The payday loan industry is beset with a new problem; as if they didn’t have enough problems already. Payday credit has taken the brunt of bad publicity for the past few years and the blame for the national debt still lies squarely on its shoulders. Payday is being made to ‘pay’ for problems that should not exist if politicians would deliver on their promises. But payday lenders have big shoulders and have carried the burden of blame for years. The latest problem, however, is once again pointing the finger at legitimate lenders as it ravages the reputation of the industry as a whole.
Payday lenders now have to contend with Payday scammers. Payday scammers are a group of crooks that ride on the backs of Payday lenders and scam clients out of the loans they seek as well as pilfering their precious cash while they are at it.
To top it off, it seems that not only the UK has suffered under these ghostly conmen. This problem has become an epidemic in the USA where phantom debt collectors even manage to get citizens to pay off ‘debts’ on payday loans that they never took out in the first place.
Meet Kevin from Cleveland. His story resembles many thousands of stories that are submitted to both the Office of Fair Trading in Britain as well as the Federal Trade Commission in America.
“I was trying to obtain a payday loan. The online lender instructed me to send them a Green Dot Money card with $195 on it for insurance to secure the loan. They would put the funds directly on the card.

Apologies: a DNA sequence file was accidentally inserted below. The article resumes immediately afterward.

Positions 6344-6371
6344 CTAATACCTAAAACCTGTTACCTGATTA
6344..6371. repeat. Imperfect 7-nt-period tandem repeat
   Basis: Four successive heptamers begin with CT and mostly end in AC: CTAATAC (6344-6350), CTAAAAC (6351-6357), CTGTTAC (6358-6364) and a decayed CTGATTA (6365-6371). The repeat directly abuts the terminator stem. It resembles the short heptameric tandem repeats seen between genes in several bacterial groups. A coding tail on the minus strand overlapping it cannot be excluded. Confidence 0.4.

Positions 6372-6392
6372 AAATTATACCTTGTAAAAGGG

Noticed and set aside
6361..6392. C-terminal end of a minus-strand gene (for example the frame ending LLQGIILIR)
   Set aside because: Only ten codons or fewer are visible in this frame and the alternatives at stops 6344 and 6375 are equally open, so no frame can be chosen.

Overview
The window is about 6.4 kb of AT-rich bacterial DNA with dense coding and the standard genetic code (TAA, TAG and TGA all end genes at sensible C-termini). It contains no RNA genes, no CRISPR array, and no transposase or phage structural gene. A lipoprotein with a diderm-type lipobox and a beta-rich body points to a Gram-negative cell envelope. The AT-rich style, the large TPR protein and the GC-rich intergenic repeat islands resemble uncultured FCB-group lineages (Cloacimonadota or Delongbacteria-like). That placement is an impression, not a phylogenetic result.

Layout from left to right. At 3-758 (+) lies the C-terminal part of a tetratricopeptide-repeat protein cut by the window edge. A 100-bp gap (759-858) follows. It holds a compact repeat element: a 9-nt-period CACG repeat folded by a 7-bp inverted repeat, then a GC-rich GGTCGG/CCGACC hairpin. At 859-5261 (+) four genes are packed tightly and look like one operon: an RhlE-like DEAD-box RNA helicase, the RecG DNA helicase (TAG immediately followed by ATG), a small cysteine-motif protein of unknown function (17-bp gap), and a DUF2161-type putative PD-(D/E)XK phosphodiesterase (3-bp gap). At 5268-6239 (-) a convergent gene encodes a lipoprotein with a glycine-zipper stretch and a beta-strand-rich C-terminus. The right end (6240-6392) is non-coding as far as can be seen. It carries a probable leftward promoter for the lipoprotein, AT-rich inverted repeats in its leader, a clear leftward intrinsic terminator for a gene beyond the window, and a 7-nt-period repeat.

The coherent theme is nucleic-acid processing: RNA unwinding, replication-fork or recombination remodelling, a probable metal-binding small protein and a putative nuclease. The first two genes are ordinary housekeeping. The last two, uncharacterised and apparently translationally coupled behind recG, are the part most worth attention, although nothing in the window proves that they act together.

I asked them why they couldn’t just deposit the loan money into my bank account, but the lending representative said it was against federal regulations. So I got the card… and read it [the number] to him over the phone. He said the funds would be available in a half-hour…
He called back and said that my social security number was “red-flagged” and the money couldn’t be sent. He said he could remove the “red flag” for $500…
At that point I said I wanted my $195 back, but then they threatened to sue me…
I realise now this was a scam, and I have closed my bank account…”
Unfortunately, Kevin’s story resembles a thousand others where payday loan scammers manage to take money off of unsuspecting victims who are having a hard time making ends meet in the first place. So beware! These phantom debt collectors can pose as lawyers, law enforcement officers, payday lenders, debt collectors and even judges. They often have most of your information that they have gleaned elsewhere and sound impressive because they know so much about you. They usually contact you telephonically, and don’t ever give you anything in writing. Your best course of action is to hang up because these fraudsters are not going to lend you anything.